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I first learned of this anime through the featured section in "Newtype Magazine" December Edition as I bought it on a whim. I normally don't like buying magazines over seven dollars so when this anime magazine popped into my view, I gave in and bought it. While reading through it, I came upon the anime recommendation for Paradise Kiss. At first, I was skeptic, very skeptic but eventually after finding it for twenty dollars at BestBuy, I gave into temptation and bought the first volume. After watching only one episode, I admit I was strangely hooked.

Based on the manga "Paradise Kiss" by Ai Yazawa, the story focuses on two very different people: Yukari, an eighteen year old high school student and George, a fashion student hoping to get his name out into the world. The typical shojo, it would seem to the naked eye of an anime fan. However, the story tackles many culturally challenged issues of todays world ranging from bi-sexual, cross dressing, and teenagers facing life altering decisions.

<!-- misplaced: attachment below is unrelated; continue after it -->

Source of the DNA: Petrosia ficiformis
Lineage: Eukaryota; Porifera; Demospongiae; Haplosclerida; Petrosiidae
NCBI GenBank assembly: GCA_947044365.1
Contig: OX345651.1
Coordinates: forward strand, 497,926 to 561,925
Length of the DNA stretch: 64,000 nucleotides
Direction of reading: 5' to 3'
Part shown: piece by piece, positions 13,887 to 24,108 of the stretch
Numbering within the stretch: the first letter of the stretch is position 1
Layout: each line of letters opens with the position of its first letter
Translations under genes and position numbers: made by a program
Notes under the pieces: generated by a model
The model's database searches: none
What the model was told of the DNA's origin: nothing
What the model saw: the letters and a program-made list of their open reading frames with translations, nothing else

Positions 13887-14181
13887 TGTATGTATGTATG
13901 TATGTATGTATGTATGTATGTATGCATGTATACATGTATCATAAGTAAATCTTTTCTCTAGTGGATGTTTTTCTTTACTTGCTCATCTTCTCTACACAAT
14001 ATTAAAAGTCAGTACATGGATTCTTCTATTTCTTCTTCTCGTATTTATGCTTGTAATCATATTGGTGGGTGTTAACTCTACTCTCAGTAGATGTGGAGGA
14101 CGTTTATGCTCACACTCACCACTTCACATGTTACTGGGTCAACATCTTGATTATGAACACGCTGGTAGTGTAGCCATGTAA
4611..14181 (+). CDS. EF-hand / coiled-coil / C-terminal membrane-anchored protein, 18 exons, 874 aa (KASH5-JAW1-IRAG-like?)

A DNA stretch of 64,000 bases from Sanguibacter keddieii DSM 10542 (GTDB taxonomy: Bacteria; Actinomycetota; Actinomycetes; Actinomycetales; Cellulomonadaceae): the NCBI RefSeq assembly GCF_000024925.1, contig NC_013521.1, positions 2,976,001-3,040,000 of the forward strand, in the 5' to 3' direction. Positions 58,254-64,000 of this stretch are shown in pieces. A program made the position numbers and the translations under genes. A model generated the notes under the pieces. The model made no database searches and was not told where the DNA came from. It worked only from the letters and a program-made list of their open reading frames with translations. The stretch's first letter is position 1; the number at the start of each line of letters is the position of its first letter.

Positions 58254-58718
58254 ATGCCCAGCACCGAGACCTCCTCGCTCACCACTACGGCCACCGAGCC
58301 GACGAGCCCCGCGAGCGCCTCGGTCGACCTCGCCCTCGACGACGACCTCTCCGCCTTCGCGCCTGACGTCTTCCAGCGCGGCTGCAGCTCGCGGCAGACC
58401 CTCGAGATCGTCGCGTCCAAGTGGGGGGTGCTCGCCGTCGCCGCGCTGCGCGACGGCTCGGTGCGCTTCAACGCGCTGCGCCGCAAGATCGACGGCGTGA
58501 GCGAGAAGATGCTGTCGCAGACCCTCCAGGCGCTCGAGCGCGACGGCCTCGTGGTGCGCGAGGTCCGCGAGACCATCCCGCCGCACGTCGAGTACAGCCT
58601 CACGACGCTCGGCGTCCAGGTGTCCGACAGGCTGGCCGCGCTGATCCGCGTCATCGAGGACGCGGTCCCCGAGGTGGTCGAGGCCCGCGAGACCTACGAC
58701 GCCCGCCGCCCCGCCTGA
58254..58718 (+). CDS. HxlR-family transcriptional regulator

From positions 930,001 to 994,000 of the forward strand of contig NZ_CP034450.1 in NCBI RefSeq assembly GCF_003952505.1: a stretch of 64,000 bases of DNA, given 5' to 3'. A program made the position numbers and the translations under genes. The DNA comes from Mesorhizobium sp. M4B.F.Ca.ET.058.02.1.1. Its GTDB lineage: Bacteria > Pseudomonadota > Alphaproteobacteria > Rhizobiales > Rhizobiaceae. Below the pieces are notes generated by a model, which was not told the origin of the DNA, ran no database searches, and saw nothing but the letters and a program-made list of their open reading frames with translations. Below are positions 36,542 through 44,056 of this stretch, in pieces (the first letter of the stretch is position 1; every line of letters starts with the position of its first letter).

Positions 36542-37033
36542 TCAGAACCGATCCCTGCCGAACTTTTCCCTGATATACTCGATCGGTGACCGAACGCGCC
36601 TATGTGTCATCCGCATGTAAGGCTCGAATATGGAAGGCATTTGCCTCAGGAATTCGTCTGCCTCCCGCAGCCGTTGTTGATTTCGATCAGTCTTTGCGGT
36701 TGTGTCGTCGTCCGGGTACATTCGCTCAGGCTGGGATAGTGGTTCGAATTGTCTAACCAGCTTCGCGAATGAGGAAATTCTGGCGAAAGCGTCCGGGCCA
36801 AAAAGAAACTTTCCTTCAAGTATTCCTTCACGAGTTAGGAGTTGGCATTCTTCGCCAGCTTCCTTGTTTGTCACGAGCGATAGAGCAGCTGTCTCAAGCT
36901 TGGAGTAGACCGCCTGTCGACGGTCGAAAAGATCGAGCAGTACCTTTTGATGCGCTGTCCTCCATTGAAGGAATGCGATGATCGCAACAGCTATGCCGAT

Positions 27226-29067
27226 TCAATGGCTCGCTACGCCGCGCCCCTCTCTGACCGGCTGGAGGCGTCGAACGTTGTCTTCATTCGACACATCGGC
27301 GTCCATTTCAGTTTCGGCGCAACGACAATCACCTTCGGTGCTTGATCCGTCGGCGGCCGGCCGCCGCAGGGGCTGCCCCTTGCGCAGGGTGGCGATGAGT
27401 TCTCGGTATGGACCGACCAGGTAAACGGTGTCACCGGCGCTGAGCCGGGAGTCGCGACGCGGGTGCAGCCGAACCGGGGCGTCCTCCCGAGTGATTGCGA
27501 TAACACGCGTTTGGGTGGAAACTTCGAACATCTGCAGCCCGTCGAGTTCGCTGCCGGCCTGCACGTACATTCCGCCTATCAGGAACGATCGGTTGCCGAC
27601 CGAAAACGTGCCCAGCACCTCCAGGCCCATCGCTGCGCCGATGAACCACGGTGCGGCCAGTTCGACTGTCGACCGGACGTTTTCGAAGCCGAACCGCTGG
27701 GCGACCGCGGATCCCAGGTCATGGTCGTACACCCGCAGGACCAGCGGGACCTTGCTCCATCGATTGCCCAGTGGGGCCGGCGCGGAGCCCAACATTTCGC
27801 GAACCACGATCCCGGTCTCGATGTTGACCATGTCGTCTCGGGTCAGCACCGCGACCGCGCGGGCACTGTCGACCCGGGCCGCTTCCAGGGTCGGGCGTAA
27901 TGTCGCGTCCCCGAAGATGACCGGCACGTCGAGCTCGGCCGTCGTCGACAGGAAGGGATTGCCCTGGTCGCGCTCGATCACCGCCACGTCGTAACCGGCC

The themes of cultural placement and striving against the values of a world are ever present in the characters presented in the first volume. The characters themselves sadly are a tad two dimensional for most of the episodes and the sudden turn around in Yukari's attitude had me baffled.

The music however is very nicely in tuned with the moments of the anime and offer youan escape into a world of romance and rebelious teenagers. The opening song "Lonely in Gorgeous" offers the viewer a funky escape into a colorful world led by the female vocalist, Tommy february. J-Pop does not get any funkier than this while its partner, "Do You Want To" closes with a bang. Performed by the popular band Franz Ferdinand, the notes stay true to the rock bands style of transpiring messages.